The Immunology Ontology (with special focus on the liver)
Peter d'Eustacho (New York University)
Immune Pathway Representations in Reactome
Bjoern Peters (University of California at San Diego)
Representation of immunology experiments using OBI
Representing epitope mapping experiments for the Immune Epitope Database (IEDB)
Alexander C. Yu (University at Buffalo)
The Allergy Ontology
Lunchtime talk: Atul Butte (Stanford): Discovery of a novel inflammatory receptor and related drug for type 2 diabetes from integration of publicly-available microarray data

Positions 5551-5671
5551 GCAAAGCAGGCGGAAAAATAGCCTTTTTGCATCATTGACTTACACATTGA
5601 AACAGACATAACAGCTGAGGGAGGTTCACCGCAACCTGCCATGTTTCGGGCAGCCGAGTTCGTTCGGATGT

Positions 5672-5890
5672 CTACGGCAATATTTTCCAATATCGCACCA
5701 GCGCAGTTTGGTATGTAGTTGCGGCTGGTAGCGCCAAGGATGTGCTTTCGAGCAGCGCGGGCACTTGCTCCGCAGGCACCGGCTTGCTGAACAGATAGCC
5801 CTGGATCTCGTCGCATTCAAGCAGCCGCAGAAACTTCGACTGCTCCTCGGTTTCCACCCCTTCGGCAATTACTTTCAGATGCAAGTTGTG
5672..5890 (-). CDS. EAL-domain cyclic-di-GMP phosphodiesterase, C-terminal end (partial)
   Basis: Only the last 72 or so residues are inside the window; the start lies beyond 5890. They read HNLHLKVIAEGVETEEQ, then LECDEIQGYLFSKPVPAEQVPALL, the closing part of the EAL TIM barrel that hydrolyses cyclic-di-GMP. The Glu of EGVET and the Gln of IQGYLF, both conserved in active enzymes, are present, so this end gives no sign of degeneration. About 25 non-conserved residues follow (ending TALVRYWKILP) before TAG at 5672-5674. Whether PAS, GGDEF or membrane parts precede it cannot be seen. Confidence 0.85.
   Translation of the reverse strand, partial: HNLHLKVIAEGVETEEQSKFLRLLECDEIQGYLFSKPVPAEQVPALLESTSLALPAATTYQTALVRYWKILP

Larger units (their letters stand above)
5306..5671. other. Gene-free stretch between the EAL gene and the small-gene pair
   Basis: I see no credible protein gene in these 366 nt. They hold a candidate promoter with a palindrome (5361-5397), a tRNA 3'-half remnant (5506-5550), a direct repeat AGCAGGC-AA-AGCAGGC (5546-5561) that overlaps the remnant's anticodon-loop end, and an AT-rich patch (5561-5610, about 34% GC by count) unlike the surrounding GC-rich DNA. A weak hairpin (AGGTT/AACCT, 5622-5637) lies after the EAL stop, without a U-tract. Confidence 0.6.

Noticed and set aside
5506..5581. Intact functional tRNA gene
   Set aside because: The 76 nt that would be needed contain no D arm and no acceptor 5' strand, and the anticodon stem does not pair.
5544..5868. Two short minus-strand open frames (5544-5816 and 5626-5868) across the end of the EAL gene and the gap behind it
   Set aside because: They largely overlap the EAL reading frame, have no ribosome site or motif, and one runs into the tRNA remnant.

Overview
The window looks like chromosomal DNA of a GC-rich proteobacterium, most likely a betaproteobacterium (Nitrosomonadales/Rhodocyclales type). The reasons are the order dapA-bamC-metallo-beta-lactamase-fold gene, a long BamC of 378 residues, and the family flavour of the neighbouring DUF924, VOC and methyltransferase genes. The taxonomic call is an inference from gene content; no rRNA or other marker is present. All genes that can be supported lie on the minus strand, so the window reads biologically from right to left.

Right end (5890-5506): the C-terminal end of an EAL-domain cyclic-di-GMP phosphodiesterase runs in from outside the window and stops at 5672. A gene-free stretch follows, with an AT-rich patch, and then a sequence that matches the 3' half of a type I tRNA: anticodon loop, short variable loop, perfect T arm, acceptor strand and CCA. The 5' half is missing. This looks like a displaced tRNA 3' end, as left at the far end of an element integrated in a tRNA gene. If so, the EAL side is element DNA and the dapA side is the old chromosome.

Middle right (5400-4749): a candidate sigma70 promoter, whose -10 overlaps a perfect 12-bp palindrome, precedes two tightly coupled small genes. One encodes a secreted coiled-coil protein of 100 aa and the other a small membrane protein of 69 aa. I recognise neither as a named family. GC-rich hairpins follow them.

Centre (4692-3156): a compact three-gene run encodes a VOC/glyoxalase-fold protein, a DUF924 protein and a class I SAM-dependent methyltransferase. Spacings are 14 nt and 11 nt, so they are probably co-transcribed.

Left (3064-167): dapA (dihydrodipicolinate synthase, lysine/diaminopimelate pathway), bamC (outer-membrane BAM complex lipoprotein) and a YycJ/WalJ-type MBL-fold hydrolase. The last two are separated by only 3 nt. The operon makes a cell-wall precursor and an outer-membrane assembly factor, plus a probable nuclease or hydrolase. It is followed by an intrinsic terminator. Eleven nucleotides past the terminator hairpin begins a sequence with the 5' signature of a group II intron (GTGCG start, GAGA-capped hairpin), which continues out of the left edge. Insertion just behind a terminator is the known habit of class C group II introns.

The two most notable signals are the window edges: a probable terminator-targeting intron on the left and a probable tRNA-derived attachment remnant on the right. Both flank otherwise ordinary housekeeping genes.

Afternoon: The Infectious Disease Ontology (IDO) and Its Extensions

Lindsay Cowell (University of Texas Southwestern Medical Center)
An Introduction to the Infectious Disease Ontology
Update on IDO-Core; simplified definitions; new approach to MIREOTing; new terms/definitions/relations; a template for creating an IDO Extension
Albert Goldfain (Blue Highway)
Staph Aureus (Sa) IDO
Christos (Kitsos) Louis (IMBB-FORTH, Crete)
IDO Mal (Malaria Ontology)
IDO Flu (Influenza Ontology)
Yu Lin (University of Michigan)
IDO Bru (Brucellosis Ontology)

Day 2: Tuesday, June 12, 2012: 9:00am-5:00pm

Ontologies and Flow Cytometry Informatics